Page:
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Legislative Assembly for the ACT: 2010 Week 08 Hansard (Wednesday, 18 August 2010) . . Page.. 3536 ..


50 per cent. To help families with the cost of childcare, the federal Labor government has delivered an increase in the childcare rebate from 30 to 50 and increased the cap from 4,354 to 750. This means that families in the ACT receive a rebate quarterly rather than in the year, and next year families will be receiving that rebate fortnightly. A family earning $80,000 per annum now receives $2,239 a year more—that is, more—in childcare rebate than they would have done under the coalition.

Mrs Dunne also made mention of COAG data. She was wrong on that as well, but I did not have time to check the data so that I could understand that.

In regard to childcare and childcare support for families in the ACT, at the last election, childcare was absent in the costed proposals by those opposite, but in their release the day before the election, almost word for word, there was their policy on building two new childcare centres. Missing in action indeed.

Since that thought bubble, the only thought bubble that has come out of Mrs Dunne in this most recent budget debate was her position that she was going to move forward and solve the problems of the world with a centralised booking system. Information that is finding its way to your desk, Mrs Dunne, will show you—I will let you find it but I am sure you will—that the Children’s Services Forum discussed the difficulties of managing the demand for childcare centres across the market, which sometimes resulted in confusion of parents re an inflated sense of demand. This is noting that in 2009 there were over 800 vacancies across over 105 centres. But the forum—these are the providers, the experts, the people that do this work—agreed that it was not feasible or desirable to establish a centralised or coordinated booking system for the ACT. That is the sector managing your thought bubble.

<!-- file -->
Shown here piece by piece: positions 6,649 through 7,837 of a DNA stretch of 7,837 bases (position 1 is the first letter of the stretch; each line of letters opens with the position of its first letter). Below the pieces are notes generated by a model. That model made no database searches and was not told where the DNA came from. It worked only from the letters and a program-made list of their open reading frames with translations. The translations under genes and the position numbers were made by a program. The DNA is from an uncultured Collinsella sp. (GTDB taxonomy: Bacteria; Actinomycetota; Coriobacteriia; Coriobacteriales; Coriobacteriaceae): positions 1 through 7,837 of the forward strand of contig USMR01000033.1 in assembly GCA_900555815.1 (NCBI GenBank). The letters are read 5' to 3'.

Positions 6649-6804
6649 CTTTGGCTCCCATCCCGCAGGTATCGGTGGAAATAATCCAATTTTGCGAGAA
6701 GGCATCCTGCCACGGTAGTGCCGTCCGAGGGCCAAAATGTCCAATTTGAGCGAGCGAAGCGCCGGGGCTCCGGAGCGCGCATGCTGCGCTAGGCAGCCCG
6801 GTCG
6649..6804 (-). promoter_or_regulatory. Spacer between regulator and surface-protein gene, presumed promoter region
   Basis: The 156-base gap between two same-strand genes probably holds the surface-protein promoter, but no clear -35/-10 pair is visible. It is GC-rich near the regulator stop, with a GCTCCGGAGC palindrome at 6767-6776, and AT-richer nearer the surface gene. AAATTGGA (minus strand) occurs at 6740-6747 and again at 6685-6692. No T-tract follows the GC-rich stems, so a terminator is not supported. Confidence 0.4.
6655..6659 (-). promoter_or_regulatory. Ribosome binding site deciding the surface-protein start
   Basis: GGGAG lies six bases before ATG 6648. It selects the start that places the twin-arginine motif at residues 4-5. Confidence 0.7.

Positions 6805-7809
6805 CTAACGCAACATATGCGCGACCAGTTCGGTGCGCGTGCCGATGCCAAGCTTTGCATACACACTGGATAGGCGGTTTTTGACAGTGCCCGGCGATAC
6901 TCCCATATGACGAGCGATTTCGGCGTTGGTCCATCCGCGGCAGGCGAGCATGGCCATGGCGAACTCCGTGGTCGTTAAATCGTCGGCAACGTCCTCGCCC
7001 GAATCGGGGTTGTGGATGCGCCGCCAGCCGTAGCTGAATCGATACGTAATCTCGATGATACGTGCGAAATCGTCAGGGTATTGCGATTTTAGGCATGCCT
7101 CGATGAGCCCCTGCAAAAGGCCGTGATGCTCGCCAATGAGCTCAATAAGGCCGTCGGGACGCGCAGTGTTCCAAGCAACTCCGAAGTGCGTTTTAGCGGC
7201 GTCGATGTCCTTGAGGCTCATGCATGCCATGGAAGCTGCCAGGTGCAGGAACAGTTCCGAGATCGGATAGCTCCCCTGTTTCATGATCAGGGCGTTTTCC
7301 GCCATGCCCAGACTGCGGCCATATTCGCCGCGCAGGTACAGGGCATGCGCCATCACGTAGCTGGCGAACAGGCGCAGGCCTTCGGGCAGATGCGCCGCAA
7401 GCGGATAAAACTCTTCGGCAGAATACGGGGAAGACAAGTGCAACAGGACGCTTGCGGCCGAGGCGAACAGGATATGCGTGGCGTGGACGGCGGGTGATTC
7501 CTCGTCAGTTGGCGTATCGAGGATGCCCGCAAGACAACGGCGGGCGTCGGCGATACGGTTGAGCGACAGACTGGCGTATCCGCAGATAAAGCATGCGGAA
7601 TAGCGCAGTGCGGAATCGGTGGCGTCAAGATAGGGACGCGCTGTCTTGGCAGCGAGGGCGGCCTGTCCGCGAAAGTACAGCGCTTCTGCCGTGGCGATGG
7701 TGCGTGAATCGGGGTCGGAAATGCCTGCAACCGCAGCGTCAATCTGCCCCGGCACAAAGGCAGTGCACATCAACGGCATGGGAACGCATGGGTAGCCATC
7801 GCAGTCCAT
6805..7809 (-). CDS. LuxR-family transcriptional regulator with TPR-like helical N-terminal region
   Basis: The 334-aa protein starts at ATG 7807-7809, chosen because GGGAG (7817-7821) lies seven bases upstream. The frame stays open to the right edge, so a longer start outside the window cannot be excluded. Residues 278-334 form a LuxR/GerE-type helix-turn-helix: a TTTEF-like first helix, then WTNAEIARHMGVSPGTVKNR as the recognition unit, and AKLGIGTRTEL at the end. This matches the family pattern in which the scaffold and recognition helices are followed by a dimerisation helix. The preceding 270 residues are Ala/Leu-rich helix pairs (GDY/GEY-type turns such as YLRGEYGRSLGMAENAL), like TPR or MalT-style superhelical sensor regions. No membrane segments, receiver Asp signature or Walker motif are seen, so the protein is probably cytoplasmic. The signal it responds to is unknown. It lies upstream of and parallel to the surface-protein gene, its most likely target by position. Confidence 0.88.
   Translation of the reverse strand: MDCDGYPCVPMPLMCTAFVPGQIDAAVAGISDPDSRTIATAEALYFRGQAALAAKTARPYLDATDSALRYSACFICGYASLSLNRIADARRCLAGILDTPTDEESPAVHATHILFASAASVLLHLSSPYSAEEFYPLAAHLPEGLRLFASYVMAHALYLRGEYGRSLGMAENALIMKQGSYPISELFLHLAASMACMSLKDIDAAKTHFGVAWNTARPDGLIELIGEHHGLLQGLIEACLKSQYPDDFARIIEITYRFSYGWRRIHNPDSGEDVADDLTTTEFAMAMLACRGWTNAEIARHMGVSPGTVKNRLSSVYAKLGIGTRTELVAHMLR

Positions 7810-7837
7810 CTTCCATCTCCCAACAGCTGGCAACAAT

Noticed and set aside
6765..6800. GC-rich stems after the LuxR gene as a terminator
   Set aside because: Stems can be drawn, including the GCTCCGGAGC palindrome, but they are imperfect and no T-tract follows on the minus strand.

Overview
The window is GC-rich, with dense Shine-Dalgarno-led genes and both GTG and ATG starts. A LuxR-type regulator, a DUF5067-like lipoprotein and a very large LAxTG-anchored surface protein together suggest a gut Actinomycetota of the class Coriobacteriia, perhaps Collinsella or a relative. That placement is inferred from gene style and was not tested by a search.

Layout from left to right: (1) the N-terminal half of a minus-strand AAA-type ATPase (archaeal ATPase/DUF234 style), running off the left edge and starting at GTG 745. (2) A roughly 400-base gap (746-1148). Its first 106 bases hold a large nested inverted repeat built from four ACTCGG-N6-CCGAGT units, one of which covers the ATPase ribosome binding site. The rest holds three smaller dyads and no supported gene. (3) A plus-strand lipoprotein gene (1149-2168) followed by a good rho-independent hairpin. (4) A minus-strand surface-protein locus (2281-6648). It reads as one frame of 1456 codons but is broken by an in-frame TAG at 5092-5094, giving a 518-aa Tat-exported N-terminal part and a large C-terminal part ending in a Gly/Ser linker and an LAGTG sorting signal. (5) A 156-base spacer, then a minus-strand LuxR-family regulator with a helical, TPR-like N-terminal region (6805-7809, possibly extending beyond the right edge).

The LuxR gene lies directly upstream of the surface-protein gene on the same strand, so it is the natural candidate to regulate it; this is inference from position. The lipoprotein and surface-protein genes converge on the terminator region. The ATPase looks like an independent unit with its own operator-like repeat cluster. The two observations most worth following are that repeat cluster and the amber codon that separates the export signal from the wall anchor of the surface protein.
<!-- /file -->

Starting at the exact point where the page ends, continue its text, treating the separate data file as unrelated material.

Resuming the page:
In regard to the Greens, it seems that the Greens also recognise the benefits of quality childcare.

It seems that those opposite disagree with esteemed academics, disagree with the research, disagree with the community care sector and, indeed, disagree with the families on the benefit and the value of a quality early childcare environment. The Libs talk about living pressures, but they seem to ignore and disagree with the research that clearly shows better outcomes for children that have an experience with quality childcare—the quality childcare that this Labor government is delivering. They do not see that. They want to pull the plug on quality childcare. They have no respect for the academics, no respect for the research, no respect for the sector and no respect for the family. Indeed, they have no sense of the positive outcomes and the increased participation that can influence children through a quality environment as they are children, as they develop and as they reach adulthood.

MR RATTENBURY (Molonglo) (4.07): You cannot imagine how disappointed I am to have only 10 minutes to speak and so many preposterous points to respond to, but I am going to give it a good shot.

It starts with Mr Smyth. Mr Smyth stood waving around this great sheaf of Greens’ policies. He was very outraged by them, but the interesting point is that Mr Smyth could wave around that sheaf of Greens’ policies, because every single one of our


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